Many of these coachees have come from the same organisations where I have been engaged to coach a number of managers from the same team – and quite often also their boss.
There has been a significant benefit to the coachees themselves, meaning it is not only organisations and individual managers who benefit from what individual coaching can offer. I have not lost any of these coachees during the middle of a series of coaching sessions and all of them have gone on to complete the committed number of sessions and nearly half of them have carried on beyond their original coaching plan.
I have also been regularly recommended and asked to coach 4 other people who are colleagues of some of the original coachees.
Here are some themes that this year’s coaching sessions have reinforced in my mind:
- Confidentiality is absolutely crucial – especially when coaching people from the same team or in the same management reporting line. When professional links, relationships and other complexities are involved, it would be very easy to ‘put your foot in it’.
- The relationship between coach and coachee is fundamental and it needs to be a supportive, non-judgemental, trusting one.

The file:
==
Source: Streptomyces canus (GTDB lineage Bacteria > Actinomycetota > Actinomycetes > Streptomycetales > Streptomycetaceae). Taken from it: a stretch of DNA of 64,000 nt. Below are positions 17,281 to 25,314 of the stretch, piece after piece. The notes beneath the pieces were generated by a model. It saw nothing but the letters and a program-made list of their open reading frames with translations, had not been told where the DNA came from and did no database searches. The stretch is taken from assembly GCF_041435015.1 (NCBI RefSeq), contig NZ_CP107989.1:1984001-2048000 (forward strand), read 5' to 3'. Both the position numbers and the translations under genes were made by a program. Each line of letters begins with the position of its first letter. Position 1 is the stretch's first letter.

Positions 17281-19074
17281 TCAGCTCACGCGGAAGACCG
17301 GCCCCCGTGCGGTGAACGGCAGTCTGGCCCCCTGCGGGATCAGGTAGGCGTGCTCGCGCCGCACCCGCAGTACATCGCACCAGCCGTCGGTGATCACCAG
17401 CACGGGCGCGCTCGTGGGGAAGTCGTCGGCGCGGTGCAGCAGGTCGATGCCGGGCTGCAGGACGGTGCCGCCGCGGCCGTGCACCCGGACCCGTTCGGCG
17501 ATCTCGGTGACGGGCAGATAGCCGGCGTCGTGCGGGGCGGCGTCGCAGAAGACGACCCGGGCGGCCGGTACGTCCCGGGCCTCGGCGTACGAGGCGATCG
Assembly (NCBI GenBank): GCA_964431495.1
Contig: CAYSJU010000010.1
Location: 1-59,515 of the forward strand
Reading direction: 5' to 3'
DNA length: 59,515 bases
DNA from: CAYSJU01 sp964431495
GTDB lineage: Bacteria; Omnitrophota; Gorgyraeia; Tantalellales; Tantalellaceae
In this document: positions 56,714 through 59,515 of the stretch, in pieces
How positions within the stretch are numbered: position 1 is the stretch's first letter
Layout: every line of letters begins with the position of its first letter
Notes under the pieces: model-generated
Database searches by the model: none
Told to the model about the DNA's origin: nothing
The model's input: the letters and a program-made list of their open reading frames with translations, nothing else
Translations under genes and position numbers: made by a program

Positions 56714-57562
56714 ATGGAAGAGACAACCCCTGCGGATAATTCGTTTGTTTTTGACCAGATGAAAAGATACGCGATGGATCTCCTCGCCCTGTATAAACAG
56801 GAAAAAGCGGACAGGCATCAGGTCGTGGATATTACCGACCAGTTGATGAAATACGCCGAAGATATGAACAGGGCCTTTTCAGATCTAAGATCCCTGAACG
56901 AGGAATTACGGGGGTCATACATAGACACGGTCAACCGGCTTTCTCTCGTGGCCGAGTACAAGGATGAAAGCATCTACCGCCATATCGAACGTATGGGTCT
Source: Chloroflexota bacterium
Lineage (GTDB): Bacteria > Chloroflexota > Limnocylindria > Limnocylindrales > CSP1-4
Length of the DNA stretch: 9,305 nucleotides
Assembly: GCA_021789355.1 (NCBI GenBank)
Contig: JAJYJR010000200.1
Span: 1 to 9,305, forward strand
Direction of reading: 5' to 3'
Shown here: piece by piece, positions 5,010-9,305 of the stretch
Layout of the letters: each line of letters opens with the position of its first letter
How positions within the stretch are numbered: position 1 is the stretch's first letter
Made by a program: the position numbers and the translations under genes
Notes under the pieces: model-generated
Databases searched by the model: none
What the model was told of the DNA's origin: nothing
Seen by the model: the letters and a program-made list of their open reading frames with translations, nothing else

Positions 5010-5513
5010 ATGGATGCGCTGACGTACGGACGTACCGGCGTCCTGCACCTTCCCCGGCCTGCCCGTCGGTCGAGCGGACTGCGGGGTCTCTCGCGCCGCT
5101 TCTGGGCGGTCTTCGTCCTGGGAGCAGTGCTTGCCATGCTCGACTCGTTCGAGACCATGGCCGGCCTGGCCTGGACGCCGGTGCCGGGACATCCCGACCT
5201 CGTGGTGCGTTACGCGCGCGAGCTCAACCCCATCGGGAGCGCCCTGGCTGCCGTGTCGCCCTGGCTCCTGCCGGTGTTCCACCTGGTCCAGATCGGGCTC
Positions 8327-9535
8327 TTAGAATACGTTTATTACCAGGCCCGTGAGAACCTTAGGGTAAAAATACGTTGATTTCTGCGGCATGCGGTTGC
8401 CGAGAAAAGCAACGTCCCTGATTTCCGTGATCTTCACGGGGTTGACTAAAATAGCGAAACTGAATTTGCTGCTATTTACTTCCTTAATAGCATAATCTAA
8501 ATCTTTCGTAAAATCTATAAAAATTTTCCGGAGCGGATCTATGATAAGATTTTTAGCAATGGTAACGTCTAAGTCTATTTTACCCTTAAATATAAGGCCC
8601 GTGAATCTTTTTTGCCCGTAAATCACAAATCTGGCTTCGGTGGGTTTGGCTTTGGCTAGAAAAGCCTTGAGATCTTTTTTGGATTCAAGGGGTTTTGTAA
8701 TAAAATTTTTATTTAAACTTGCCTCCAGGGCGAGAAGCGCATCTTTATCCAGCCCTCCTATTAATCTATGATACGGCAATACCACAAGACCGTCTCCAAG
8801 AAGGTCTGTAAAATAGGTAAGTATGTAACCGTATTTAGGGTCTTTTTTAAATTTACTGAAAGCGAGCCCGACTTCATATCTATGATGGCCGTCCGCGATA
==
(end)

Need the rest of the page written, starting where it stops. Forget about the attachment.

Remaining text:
- Using my intuition as the coach and knowing when to be truly authentic and honest with my feelings and thoughts about their situation is more likely to produce breakthrough thinking and actions that will really make a difference.
- It is important to support each person that I am coaching- even if they get into difficulties with their sponsoring organisation. This has happened with two managers that I was asked to coach who were employed in an F.E. College but who were then asked to leave their employment under “compromise agreements”. Whilst it is not my role to give them advice about the merits or demerits of their situation or advice on how to negotiate the best deal with their organisation it was gratifying to know that they both wanted me to continue to coach them and to support them with their new career search outside their original organisation.
- When we have surveyed our coachees and asked them what they would like me to do more of or do differently for them in their coaching sessions, the main thing that they ask me to do is to challenge them more. I am conscious of this and also aware of the need to strike the right balance of challenge and support for them, in order to maintain an appropriate level of openness and disclosure from them. My sense is that it will not be conducive to our coaching relationship if they feel that I am being too critical of them and constantly judging them. This is one of the criticisms some of them often level at their line managers!